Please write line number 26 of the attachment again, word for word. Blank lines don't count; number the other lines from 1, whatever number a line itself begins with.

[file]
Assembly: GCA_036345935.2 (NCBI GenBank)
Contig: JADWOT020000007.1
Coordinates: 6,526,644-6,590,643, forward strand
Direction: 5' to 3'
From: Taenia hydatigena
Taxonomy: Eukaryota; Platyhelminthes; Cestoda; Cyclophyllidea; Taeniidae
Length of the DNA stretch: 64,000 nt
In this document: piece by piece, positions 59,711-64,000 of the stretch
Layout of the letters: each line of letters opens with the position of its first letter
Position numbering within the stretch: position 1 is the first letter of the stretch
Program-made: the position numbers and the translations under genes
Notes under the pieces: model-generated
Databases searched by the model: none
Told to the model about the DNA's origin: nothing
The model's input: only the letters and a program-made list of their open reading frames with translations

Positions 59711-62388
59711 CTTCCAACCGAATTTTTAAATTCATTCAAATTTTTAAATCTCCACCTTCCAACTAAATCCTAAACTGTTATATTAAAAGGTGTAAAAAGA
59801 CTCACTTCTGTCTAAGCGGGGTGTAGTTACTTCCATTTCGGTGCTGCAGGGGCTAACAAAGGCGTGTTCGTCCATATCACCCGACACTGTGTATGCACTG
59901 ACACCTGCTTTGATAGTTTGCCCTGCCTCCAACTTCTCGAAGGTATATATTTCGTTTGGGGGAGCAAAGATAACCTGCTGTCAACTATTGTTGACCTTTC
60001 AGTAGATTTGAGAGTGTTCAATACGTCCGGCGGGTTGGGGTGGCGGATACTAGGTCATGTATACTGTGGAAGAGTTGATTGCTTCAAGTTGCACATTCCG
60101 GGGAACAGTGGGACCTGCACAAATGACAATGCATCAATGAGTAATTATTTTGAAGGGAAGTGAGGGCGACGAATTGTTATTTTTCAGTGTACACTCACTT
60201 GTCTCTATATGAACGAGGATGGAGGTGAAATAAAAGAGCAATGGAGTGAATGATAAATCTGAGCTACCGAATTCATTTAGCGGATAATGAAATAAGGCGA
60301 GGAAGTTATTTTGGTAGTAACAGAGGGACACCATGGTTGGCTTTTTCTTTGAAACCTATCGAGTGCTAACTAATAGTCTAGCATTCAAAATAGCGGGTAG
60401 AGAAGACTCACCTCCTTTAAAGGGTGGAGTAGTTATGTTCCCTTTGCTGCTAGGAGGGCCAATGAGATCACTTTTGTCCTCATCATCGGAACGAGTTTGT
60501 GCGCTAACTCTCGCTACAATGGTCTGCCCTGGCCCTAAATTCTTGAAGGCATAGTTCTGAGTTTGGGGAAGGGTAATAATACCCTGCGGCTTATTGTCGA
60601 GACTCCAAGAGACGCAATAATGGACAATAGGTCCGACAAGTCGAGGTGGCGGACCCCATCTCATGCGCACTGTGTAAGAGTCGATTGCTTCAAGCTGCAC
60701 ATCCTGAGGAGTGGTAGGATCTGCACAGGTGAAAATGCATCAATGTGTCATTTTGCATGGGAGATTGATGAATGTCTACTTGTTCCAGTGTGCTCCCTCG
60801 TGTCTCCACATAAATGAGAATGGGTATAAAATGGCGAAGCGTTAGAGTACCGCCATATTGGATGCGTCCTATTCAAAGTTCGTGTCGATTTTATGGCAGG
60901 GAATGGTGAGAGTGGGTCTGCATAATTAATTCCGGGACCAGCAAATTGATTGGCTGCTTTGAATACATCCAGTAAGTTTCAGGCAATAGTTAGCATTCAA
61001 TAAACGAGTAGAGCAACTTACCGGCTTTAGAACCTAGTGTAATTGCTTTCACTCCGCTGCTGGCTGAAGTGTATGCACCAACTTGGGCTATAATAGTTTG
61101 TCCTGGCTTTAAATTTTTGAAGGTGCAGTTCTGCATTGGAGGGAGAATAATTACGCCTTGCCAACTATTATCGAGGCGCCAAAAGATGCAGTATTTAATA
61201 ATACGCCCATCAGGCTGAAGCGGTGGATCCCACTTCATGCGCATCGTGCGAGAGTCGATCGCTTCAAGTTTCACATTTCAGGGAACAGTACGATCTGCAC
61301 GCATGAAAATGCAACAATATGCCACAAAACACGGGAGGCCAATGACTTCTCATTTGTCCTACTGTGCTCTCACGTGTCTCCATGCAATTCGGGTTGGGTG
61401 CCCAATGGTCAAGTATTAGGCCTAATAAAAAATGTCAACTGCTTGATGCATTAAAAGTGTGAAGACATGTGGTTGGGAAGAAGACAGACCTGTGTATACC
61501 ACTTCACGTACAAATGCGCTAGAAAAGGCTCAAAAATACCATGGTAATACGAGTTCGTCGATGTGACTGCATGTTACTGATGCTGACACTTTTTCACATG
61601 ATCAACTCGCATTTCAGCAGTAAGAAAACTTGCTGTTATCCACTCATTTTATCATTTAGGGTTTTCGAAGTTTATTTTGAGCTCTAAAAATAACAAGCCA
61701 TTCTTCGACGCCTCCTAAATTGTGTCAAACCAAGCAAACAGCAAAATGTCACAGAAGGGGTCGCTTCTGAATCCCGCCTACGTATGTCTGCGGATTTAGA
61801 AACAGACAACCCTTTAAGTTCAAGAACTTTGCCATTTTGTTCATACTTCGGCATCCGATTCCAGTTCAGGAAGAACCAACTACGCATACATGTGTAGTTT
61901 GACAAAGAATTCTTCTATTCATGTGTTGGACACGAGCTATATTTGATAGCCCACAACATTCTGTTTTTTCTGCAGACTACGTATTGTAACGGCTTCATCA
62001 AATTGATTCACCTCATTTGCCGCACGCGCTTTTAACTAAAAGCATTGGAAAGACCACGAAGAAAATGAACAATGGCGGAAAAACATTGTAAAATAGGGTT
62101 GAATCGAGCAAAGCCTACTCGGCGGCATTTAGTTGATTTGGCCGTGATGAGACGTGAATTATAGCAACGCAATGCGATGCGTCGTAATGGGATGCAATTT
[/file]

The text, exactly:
60601 GACTCCAAGAGACGCAATAATGGACAATAGGTCCGACAAGTCGAGGTGGCGGACCCCATCTCATGCGCACTGTGTAAGAGTCGATTGCTTCAAGCTGCAC